I haven't [seen] that movie yet, but IMO the new music from the trailer that I saw for the "soundtrack album" was a big turnoff.

  7. #7
    Member
    Join Date
    Dec 2012
    Location
    Raleigh, NC
    Posts
    174
    Quote Originally Posted by Dave (in MA) View Post
    I haven't [seen] that movie yet, but IMO the new music from the trailer that I saw for the "soundtrack album" was a big turnoff.
    Ahhh, that's scary. Hadn't heard a word about that film either way yet. I see I managed to post twice. Cool!

  8. #8
    Banned
    Join Date
    Dec 2015
    Location
    Serbia
    Posts
    1,882
    My absolutely favourite album by him is On The Corner

  9. #9
    Member Emeritus (A.M.P.) rcarlberg's Avatar
    Join Date
    Nov 2012
    Location
    Seattle
    Posts
    5,948
    Quote Originally Posted by mx20 View Post
    Didn't he? I adore almost all of his pre-70s output
    Deja vu man.

    Yeah, Miles was restless. He was always changing, always pushing into unfamiliar and uncomfortable territory. You have to admire someone who had so much success yet still never rested on his laurels, never repeated himself, never settled into a particular style to make a comfortable living at it.

    Because some of his later experiments didn't 'work' for many of us, I still can't fault him for trying. If Hendrix hadn't died, if McLaughlin had consented to tour with him and stay in the band instead of running off to form Mahavishnu Orchestra, who knows what might've happened. The ultimate 'what if.'

  10. #10
    Member
    Join Date
    Dec 2012
    Location
    Raleigh, NC
    Posts
    174
    Quote Originally Posted by rcarlberg View Post
    Deja vu man.

    Yeah, Miles was restless. He was always changing, always pushing into unfamiliar and uncomfortable territory. You have to admire someone who had so much success yet still never rested on his laurels, never repeated himself, never settled into a particular style to make a comfortable living at it.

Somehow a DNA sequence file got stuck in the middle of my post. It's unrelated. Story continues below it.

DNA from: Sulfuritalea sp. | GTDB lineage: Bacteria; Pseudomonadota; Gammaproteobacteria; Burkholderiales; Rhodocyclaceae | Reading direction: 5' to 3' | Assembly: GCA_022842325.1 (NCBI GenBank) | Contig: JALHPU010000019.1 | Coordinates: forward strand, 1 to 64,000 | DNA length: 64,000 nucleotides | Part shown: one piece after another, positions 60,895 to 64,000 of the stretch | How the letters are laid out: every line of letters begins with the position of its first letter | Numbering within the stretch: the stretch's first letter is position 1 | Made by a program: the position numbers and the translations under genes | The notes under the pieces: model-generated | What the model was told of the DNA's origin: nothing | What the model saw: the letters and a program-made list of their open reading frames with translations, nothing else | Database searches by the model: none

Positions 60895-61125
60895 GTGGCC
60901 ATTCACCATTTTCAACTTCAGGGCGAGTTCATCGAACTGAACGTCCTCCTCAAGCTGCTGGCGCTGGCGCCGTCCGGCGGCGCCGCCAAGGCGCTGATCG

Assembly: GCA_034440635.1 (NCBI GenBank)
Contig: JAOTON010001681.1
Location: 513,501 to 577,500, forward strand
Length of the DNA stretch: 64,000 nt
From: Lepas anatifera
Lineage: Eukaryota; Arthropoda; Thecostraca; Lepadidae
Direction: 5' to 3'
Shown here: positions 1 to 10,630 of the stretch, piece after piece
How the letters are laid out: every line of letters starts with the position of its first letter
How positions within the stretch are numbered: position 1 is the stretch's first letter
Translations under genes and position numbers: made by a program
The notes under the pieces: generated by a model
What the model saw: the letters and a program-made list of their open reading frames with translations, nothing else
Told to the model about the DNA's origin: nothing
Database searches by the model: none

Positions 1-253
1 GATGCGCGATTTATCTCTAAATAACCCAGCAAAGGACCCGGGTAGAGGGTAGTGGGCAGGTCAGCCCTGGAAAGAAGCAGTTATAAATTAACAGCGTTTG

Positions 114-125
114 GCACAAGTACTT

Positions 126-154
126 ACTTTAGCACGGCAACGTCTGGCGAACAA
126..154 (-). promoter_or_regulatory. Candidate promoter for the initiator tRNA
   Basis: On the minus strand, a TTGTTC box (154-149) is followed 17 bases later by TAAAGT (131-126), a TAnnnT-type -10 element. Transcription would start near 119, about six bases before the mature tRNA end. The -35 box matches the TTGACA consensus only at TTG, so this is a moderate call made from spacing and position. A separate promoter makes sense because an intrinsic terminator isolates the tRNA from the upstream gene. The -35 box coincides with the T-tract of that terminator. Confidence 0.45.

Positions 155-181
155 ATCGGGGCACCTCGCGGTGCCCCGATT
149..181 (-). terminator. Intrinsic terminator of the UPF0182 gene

Because some of his later experiments didn't 'work' for many of us, I still can't fault him for trying. If Hendrix hadn't died, if McLaughlin had consented to tour with him and stay in the band instead of running off to form Mahavishnu Orchestra, who knows what might've happened. The ultimate 'what if.'
    Agree completely.

  11. #11
    Quote Originally Posted by Facelift View Post
    One of the all time greats, no doubt. Not sure about some of his later-career creative decisions, but his first 25 years were so great that he could have turned into Kenny G and it would still be forgiven.
    I love everything up to Jack Johnson and found most of the stuff after that not as good, but he always seemed to try new ideas even if they didn't always pan out, which I find commendable.

    "I've changed music four or five times. What have you done of any importance other than be white?"

    My favorite Miles quote.

  12. #12
    Member
    Join Date
    Nov 2012
    Location
    Chicago, IL
    Posts
    160